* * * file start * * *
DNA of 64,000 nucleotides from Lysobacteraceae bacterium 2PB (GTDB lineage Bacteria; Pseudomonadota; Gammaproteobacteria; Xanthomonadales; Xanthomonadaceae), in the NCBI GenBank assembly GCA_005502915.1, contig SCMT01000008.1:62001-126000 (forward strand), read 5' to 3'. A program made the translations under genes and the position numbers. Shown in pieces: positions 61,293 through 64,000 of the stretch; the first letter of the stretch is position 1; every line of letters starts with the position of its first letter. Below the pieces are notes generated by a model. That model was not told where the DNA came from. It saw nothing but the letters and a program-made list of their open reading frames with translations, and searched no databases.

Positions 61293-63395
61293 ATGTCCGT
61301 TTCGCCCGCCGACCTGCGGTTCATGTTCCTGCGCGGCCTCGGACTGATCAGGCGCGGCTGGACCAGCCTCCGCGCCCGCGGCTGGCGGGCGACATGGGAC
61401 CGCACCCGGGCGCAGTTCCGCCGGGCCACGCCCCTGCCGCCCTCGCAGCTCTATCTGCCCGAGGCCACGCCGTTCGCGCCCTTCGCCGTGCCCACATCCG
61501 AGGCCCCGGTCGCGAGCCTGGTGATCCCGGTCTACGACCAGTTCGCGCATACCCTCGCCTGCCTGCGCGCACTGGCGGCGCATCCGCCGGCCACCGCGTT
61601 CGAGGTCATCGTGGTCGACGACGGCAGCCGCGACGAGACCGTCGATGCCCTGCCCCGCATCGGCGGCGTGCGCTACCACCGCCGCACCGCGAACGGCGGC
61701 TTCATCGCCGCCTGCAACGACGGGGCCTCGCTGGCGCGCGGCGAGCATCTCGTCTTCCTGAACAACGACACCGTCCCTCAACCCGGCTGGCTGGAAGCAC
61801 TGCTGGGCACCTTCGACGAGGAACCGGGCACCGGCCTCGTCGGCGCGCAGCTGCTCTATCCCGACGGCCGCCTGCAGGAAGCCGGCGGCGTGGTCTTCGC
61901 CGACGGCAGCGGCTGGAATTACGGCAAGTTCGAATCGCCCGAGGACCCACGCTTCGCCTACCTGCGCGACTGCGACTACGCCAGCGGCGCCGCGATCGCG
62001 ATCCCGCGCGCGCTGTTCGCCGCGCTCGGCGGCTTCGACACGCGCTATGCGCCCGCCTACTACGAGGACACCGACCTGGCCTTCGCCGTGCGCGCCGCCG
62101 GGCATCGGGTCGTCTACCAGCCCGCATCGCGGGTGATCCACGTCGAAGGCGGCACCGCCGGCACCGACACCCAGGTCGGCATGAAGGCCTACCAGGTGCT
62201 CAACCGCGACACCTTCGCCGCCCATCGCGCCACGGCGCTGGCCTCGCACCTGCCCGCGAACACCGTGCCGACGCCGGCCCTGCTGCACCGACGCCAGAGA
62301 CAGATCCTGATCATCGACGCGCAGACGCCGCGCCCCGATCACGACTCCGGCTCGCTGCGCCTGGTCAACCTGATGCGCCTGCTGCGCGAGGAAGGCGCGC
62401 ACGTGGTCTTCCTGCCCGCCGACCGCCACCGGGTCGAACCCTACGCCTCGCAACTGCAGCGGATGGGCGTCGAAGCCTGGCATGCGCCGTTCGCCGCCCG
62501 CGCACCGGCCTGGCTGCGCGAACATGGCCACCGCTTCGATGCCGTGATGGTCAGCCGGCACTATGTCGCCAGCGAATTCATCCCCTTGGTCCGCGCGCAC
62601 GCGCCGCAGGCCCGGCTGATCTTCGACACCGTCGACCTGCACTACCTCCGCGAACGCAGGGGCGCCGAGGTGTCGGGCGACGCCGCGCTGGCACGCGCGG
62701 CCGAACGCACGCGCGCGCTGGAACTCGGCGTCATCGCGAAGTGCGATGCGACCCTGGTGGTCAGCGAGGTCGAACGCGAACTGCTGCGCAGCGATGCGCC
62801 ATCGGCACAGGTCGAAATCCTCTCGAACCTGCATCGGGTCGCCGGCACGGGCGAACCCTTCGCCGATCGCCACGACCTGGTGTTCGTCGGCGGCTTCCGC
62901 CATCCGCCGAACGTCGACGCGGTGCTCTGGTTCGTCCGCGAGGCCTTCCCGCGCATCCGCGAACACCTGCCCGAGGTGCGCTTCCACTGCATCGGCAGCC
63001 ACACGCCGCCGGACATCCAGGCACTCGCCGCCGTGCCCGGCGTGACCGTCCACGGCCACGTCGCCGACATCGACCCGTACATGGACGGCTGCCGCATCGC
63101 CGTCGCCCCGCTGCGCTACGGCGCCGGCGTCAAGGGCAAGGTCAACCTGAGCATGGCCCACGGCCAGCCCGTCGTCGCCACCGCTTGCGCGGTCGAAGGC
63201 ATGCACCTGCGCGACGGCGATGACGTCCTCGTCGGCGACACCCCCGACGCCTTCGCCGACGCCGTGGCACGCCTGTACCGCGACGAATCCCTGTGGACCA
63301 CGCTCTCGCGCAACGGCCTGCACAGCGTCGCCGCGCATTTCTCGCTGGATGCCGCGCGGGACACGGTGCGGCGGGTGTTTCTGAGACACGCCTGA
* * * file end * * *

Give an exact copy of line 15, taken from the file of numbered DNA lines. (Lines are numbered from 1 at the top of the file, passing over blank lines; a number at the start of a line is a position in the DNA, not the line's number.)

62401 ACGTGGTCTTCCTGCCCGCCGACCGCCACCGGGTCGAACCCTACGCCTCGCAACTGCAGCGGATGGGCGTCGAAGCCTGGCATGCGCCGTTCGCCGCCCG